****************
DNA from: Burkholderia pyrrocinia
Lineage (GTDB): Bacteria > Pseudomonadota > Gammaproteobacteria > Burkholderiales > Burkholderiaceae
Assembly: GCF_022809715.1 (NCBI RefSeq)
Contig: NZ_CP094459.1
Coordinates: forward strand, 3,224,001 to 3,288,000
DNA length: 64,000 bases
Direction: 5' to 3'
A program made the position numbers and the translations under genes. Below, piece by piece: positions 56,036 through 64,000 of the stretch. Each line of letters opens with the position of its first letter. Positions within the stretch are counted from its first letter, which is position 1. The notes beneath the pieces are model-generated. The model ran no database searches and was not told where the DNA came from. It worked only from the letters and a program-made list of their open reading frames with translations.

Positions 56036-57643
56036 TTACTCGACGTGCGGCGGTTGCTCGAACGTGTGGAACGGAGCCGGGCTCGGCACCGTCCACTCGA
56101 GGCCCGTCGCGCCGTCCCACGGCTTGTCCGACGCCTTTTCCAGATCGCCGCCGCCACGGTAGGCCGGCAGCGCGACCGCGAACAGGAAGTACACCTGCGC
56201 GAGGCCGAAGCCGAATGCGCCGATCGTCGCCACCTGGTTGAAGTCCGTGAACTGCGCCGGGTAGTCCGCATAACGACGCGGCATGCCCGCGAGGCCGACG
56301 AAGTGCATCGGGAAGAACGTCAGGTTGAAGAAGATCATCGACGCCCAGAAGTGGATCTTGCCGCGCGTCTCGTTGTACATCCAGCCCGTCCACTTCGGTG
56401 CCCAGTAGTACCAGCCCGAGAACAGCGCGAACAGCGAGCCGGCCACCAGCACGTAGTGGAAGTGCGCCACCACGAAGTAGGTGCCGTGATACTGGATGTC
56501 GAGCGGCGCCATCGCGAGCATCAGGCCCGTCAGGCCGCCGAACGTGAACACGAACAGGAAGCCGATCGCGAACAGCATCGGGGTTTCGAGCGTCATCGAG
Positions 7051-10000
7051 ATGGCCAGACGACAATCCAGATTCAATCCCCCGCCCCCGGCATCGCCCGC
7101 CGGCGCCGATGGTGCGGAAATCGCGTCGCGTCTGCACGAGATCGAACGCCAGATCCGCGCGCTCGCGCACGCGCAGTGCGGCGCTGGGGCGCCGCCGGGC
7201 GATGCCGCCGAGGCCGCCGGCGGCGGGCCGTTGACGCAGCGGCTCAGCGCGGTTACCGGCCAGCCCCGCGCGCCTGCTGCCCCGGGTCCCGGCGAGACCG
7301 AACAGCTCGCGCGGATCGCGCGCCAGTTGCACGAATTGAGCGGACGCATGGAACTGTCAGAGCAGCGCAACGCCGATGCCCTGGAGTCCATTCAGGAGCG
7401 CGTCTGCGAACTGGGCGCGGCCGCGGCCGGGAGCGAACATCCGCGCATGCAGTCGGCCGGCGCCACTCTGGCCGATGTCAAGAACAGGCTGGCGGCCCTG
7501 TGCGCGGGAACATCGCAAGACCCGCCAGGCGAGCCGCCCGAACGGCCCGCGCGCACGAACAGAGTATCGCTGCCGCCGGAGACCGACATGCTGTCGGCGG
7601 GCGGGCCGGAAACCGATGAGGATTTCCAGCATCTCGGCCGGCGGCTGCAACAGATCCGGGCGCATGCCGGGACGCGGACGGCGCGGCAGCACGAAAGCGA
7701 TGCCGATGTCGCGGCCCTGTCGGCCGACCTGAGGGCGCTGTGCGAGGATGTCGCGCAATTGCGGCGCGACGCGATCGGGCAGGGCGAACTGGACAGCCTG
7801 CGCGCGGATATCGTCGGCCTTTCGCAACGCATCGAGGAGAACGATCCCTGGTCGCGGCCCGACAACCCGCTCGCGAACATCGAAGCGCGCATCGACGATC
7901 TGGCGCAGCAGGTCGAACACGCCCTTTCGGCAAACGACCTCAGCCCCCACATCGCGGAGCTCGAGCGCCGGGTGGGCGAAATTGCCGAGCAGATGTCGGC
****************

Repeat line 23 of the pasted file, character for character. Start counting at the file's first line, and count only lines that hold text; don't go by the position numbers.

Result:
7601 GCGGGCCGGAAACCGATGAGGATTTCCAGCATCTCGGCCGGCGGCTGCAACAGATCCGGGCGCATGCCGGGACGCGGACGGCGCGGCAGCACGAAAGCGA